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Reeves said: “There’s not going to be a return to austerity under a Labour government. We had austerity for five years and that is part of the reason why our economy and our public services are in a mess today.”

Economic Growth, Not Cutting

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Research shows that austerity is unnecessary, and growth is a better strategy. Reflecting on this, Reeves said: “In tmust we have to grow the economy. We have to turn around this dire economic performance.”

Targeted Tax Rises to Raise Money

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The introduction of taxes on the super-wealthy would fund much of the increase in public spending. 

Proposed New Taxes

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Labour will introduce VAT on private school fees, which is currently avoided because they’re VAT-exempt. Some even have charitable status, which allows them to claim “gift aid” tax breaks on donations and business rates.

Bonus Payments Targeted

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Labour will increase the tax payable on private equity bonuses and seek to extend the windfall tax on energy companies’ record profits, while our bills rise to record levels. 

Loopholes to Be Closed

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Another tactic is to crack down on non-doms status and many of the (legal but immoral) tax avoidance schemes employed by the super-rich. These loopholes have been exploited for years, resulting in billions of pounds of lost revenue for the exchequer.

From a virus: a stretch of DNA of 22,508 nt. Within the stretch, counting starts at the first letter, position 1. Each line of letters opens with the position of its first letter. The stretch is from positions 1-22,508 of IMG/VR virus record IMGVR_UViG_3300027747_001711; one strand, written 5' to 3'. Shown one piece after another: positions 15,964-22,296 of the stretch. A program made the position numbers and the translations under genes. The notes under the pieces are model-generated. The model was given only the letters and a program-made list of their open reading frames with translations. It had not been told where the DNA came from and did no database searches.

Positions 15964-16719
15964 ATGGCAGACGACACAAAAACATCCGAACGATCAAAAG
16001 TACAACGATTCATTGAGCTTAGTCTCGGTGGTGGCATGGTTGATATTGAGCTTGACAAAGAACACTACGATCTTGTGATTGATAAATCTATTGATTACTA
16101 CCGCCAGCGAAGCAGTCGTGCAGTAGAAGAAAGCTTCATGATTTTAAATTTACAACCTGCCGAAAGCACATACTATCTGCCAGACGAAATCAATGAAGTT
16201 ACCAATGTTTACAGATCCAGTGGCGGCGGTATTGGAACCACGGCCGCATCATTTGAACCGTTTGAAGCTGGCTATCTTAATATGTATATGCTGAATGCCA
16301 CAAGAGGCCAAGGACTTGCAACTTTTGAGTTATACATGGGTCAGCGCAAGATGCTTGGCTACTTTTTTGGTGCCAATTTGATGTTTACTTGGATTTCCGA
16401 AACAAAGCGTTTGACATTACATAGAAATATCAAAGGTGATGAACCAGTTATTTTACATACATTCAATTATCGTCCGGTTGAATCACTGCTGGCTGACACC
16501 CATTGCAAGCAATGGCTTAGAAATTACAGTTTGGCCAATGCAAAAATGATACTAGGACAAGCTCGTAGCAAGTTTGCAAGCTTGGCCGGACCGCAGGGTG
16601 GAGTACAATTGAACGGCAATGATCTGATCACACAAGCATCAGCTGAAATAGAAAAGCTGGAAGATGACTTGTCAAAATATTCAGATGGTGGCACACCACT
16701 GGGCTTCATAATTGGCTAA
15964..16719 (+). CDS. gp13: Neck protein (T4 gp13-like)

Tax Proposals Aimed Squarely at One End of Society

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Labour’s tax proposals will likely win a lot of popular support amongst voters because they’re aimed at a section of society that has benefited most over the years. They’ll raise a significant amount of money.

Cost of Living Turning into a Vote Winner

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The energy companies have played a terrible PR game. As energy prices increased, they sought to protect their margins at all costs. They might have won some support if they were willing to sacrifice some margin and keep the bills at a slightly cheaper level. 

Energy Company Taxes Will Be Popular

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Instead, they increased bills dramatically, forcing many into energy poverty. They then reported record profits, so they can’t be surprised when the public will support the notion of a windfall tax on their record profits.

Austerity Didn’t Work – Growth Should

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We’ve lived through austerity, and it didn’t work. It made life harder for most, and the nation is still worse off. We should be optimistic that increased public spending will help rebuild our flagging economy. 

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The post Tax the Rich: Labour Promises Tax Hikes on Super Wealthy first appeared on Edge Media.